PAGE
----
The New York Times denounced a judge’s ruling that temporarily blocks the newspaper from publishing stories based on internal documents from the conservative group Project Veritas.
New York State Supreme Court Justice Charles D. Wood ruled on thursday that the newspaper “will immediately hijack, protect, and refrain from further disseminating or publishing any privileged material of Plaintiff Project Veritas in possession” of the newspaper or its attorneys.
Wood added that the Times and its attorneys “will cease their efforts to request or acquire the privileged attorney-client materials of plaintiff Project Veritas.”
Dean Baquet, executive editor of the Times, criticized the judge’s order and said in a statement: “This ruling is unconstitutional and sets a dangerous precedent. When a court silences journalism, it fails its citizens and undermines their right to know. “
“The Supreme Court made that clear in the case of the Pentagon Papers, a landmark ruling against the previous restriction blocking the publication of newsworthy journalism. That principle clearly applies here. We are seeking an immediate review of this decision, “he added.
Bruce Brown, executive director of the Reporters Committee for Freedom of the Press, called the ruling “a shocking affront to the First Amendment.”
Today, a New York state court entered a # prior restriction against @New York City Times ordering him to refrain from “continuing to disseminate or publish any of the ‘privileged materials’ of the Veritas Project” in his possession, pending a court hearing next week.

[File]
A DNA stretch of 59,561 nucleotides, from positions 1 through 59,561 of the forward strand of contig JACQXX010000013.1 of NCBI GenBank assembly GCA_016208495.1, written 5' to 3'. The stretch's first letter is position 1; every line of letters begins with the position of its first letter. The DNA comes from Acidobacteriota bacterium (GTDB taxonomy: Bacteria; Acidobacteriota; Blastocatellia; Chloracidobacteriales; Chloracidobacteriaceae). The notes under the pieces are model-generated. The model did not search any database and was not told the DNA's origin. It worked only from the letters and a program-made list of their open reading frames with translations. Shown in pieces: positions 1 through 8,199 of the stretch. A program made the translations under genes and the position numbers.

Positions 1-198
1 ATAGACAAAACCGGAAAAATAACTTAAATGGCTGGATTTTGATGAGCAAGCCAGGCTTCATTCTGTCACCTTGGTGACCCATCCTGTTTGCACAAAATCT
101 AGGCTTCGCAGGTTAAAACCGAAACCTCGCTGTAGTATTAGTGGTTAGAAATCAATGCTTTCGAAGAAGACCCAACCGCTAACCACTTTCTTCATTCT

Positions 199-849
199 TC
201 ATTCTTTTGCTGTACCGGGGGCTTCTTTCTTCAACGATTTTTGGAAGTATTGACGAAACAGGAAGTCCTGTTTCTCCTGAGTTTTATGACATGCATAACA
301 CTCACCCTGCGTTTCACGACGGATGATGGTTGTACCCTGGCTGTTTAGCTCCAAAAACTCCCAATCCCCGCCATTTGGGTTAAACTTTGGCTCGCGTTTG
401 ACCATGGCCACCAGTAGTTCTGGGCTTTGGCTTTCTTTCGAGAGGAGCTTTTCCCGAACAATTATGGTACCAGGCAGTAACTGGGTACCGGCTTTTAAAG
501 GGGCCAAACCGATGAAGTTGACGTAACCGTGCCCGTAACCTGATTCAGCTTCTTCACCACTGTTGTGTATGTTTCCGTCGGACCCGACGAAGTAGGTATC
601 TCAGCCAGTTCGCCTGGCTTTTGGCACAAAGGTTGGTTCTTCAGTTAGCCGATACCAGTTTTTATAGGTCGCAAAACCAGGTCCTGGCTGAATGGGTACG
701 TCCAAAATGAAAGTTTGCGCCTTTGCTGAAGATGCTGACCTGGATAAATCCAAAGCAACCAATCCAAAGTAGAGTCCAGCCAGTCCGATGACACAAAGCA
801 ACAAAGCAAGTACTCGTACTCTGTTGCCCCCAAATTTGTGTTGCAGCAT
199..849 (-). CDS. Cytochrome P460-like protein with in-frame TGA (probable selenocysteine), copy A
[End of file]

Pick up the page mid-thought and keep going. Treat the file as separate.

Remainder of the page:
Full statement from Bruce Brown: pic.twitter.com/nftXYCs9qJ
– Reporters Committee for Freedom of the Press (@rcfp) November 18, 2021
The move comes as Project Veritas filed a motion Wednesday in an effort to stop the newspaper from publishing any more articles based on the group’s internal memos. according to The Washington Post.
A story published earlier this month by the Times it cited documents that it said pointed to “an interest in using tactics that test the limits of legality and fall outside the main information techniques.”
The Times story did not say how the newspaper accessed the materials. A lawyer for the newspaper denied to the Post this week that the memos were “improperly obtained.”
The Times is in the midst of a defamation lawsuit brought by Project Veritas regarding a story the newspaper published last year in a video that included allegations of voter fraud.
Libby Locke, an attorney representing the Veritas Project, argued that the content of internal documents published by the Times is protected by attorney-client privilege.
“New York courts routinely issue orders that prohibit or limit a litigant from disseminating materials that are protected by attorney-client privilege, trade secret law or that involve serious privacy interests,” Locke said in a statement.
“Furthermore, the Order to show good cause is extremely limited; it is not asking the Court to restrict The Times’ ability to write about Veritas. It simply asks that The Times retain and no longer disclose the Veritas attorney-client privileged materials, particularly since they relate to the same issues in the lawsuit, ”he added.
James O’Keefe, the founder of the Veritas Project, claimed the newspaper was trying to do it “both ways,” although press freedom advocates also criticized Wood’s ruling.
“While the principles of prior restraint do not apply to an order relating to attorney-client materials that the Times already published during our libel litigation, perhaps Mr. Baquet could explain why his newspaper has not applied these high standards. to your Department of Justice coverage. raids against Project Veritas, ”O’Keefe said in a statement. “The newspaper must decide whether it is in favor of freedom of the press for all, or only for itself, because it cannot have both.”